A mitochondrial strategy for safeguarding the reprogrammed genome
© Prigione and Adjaye; licensee BioMed Central Ltd. 2014
Received: 28 January 2014
Accepted: 11 March 2014
Published: 29 March 2014
Genomic aberrations induced by somatic cell reprogramming are a major drawback for future applications of this technology in regenerative medicine. A new study by Ji et al. published in Stem Cell Reports suggests a counteracting strategy based on balancing the mitochondrial/oxidative stress pathway through antioxidant supplementation.
KeywordsAntioxidants Mitochondria Reprogramming iPSCs Genomic aberrations
Reactive oxygen species (ROS) are common by-products of cellular respiration. They can act as second messengers exerting physiological roles . However, if ROS levels increase beyond a certain threshold, functional oxidative damage to macromolecules can occur, leading to protein, lipid or genomic aberrations and eventually cell death . To preserve genome integrity, cells have developed a fine-tuned machinery to counteract ROS by keeping them in equilibrium with reducing equivalents [1, 2]. The maintenance of redox balance is thus critical for cells both in steady states and during adaptations to different conditions. Now, a new study by Ji et al.  demonstrates that supporting redox homeostasis is important also during the induction of pluripotency.
The authors detected increased levels of ROS and oxidative DNA damage during the early stages of human retroviral-based reprogramming using four factors (4F: OCT4, SOX2, KLF4, c-MYC), in agreement with previous reports [4, 5]. Notably, the concurrent supply of antioxidants (vitamin C or N-acetyl-cysteine, NAC) appeared capable of reducing both ROS and genomic double-strand breaks, resulting in lower apoptotic rates. These effects were not a consequence of altered transgene activity, since antioxidants did not modify the 4F expression or their silencing. Remarkably, induced pluripotent stem cells (iPSCs) lines generated with antioxidant supplementation displayed significantly fewer de novo copy number variations (CNVs), i.e. genomic variants that were not already present in the parental fibroblast population. To rule out that the reduction in the number of CNVs was not due to additional non-antioxidant related mechanisms influencing reprogramming, which have been found associated with vitamin C supplementation [6, 7], the authors demonstrated that CNVs were similarly lowered by vitamin C and NAC treatment. It must also be noted that culture media typically employed for human reprogramming (e.g. KSR and mTeSR) contains vitamin C, suggesting that in its absence the levels of ROS would be higher. Hence, supporting the redox balance through the addition of reducing molecules may protect the somatic genome, leading to iPSCs with fewer genomic alterations.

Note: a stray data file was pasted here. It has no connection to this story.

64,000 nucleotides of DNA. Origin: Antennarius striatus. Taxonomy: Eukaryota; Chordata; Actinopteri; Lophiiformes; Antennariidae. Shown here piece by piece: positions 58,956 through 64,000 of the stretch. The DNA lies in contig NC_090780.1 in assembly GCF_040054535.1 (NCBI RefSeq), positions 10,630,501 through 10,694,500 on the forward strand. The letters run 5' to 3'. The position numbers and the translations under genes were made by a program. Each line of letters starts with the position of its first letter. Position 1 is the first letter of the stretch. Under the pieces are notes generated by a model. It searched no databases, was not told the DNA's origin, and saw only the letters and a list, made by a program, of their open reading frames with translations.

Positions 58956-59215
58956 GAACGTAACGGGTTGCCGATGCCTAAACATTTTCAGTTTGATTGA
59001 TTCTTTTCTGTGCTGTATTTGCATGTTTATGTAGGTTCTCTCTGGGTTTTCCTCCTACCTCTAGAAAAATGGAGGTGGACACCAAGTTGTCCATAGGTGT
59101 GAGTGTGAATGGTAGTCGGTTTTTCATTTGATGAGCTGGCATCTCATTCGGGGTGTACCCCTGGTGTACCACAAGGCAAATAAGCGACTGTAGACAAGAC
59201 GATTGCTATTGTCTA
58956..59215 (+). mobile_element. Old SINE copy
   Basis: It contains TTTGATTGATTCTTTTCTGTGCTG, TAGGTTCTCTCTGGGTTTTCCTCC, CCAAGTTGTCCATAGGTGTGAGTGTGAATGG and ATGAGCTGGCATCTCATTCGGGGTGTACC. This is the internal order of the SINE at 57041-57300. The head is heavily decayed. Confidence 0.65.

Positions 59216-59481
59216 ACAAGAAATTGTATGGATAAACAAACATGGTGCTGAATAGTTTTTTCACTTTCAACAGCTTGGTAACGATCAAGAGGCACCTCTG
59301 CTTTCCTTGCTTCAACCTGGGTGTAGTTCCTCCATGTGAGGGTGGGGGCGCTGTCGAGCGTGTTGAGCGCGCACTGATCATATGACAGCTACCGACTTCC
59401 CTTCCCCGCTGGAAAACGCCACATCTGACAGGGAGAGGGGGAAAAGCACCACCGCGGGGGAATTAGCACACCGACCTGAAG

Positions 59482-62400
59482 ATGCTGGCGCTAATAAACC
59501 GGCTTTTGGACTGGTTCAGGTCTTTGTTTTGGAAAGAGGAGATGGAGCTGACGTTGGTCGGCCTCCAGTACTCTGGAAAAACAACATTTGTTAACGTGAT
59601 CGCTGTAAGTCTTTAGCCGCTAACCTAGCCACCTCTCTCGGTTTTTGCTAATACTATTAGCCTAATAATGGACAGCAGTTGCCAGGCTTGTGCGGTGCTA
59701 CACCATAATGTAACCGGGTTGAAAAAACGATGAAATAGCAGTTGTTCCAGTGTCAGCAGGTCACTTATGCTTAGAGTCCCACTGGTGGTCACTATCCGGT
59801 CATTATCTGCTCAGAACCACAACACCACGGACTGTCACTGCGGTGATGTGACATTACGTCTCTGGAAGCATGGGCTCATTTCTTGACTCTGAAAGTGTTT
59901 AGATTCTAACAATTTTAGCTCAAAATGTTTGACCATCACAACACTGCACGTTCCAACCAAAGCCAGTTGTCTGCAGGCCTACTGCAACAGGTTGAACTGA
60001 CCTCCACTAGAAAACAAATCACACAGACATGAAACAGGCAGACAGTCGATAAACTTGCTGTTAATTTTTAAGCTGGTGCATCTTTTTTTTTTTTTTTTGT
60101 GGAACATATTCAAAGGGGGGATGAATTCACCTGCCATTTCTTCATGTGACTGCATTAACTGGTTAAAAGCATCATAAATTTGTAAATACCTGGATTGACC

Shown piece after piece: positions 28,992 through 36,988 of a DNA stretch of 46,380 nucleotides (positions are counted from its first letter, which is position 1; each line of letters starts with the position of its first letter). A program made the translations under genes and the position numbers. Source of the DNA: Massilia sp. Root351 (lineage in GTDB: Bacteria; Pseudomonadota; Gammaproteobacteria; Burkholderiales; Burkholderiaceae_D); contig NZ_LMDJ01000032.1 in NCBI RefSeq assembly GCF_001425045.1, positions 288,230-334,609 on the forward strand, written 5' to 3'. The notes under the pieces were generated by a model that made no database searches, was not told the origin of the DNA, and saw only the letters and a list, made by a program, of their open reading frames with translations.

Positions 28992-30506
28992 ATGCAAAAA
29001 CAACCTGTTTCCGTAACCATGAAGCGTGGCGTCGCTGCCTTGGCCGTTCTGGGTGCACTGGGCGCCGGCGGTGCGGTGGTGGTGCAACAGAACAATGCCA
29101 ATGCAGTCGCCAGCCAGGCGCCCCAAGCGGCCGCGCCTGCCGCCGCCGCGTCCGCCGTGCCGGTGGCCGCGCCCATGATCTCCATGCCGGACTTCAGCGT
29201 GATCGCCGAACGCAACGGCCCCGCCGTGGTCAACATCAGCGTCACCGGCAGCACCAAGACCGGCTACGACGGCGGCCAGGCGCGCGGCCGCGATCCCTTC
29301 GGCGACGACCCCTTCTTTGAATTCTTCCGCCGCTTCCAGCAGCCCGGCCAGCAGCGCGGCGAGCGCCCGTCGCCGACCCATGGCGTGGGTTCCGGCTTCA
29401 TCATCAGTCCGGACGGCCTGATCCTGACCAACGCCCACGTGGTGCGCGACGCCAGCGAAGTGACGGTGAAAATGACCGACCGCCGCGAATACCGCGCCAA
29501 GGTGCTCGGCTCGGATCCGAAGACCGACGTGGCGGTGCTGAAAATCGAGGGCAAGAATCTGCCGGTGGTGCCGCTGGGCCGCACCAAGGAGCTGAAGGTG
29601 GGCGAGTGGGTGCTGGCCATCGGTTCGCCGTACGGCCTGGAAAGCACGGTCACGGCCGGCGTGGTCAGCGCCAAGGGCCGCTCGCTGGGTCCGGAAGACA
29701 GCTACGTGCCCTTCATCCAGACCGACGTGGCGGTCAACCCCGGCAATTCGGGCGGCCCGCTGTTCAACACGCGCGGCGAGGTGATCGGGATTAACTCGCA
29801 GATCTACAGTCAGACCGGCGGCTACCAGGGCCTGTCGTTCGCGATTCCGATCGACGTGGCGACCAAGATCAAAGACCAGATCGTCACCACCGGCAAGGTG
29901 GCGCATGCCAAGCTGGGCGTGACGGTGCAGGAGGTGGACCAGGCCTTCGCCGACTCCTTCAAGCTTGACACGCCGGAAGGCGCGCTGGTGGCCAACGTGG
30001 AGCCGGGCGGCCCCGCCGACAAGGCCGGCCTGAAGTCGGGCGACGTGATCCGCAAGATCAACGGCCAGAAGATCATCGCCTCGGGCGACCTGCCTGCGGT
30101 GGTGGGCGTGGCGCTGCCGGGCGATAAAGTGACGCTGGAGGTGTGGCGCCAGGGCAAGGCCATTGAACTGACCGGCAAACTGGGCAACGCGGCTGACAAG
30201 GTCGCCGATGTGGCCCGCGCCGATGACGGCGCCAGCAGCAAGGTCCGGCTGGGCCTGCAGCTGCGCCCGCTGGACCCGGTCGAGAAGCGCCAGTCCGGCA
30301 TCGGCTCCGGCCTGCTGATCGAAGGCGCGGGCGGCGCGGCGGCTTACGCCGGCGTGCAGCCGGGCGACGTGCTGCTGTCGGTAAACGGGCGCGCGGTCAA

Their findings also raise a series of important questions. For example, how is it that somatic-coding mutations are not affected by the introduction of antioxidants? The authors suggest that oxidative DNA lesions might be less error-prone and therefore more easily corrected. Moreover, is it possible to employ additional conditions that potentiate the effects of the antioxidant cocktail? In this regard, hypoxia or the addition of a hypoxia mimetic might be beneficial, given that hypoxia enhances iPSC derivation , by inducing a faster glycolytic transition . Likewise, do antioxidants protect against mitochondrial mutations acquired during reprogramming ?
Another central issue that remains to be addressed is the relationship between antioxidant supplementation, reprogramming methods and genomic aberrations. Although mutations have been found to occur also using non-integrating strategies , the levels of nuclear and mtDNA alterations may be diminished under these conditions . Indeed, non-integrating episomal plasmids elicit a lower ROS response than viral-based reprogramming . A systematic comparison using various iPSC techniques with and without antioxidant treatment would help to clarify this matter.
Finally, the data by Ji et al.  underscores the unique features of c-MYC within the 4F cocktail. c-MYC is a key inducer of glycolytic reconfiguration  but also appears as the major contributor of reprogramming-mediated oxidative stress. In fact, the use of the other three factors did not generate a drastic elevation of ROS nor was their basal level affected by antioxidant supplementation . Nonetheless, genomic aberrations and metabolic conversion can occur also in the absence of c-MYC [19, 20]. Hence, reprogramming strategies should ideally avoid the inclusion of c-MYC, and it remains unclear whether such strategies would also benefit from the addition of antioxidants.
Overall, the work by Ji et al.  has relevant implications, as the occurrence of reprogramming-mediated genomic alterations is currently a major obstacle hindering the use of iPSCs in medical applications . Further manipulation of the mitochondrial/oxidative stress pathway may thus pave the way for the development of safer reprogramming approaches.
The authors declare no competing financial or commercial interests and acknowledge support from the Fritz Thyssen Foundation (grant AZ. 10.11.2.160 to A.P.) and the European Union (funding/FP7 (FP7/2007-2013)/Grant Agreement n° 305299 /AgedBrainSYSBIO to J.A.).
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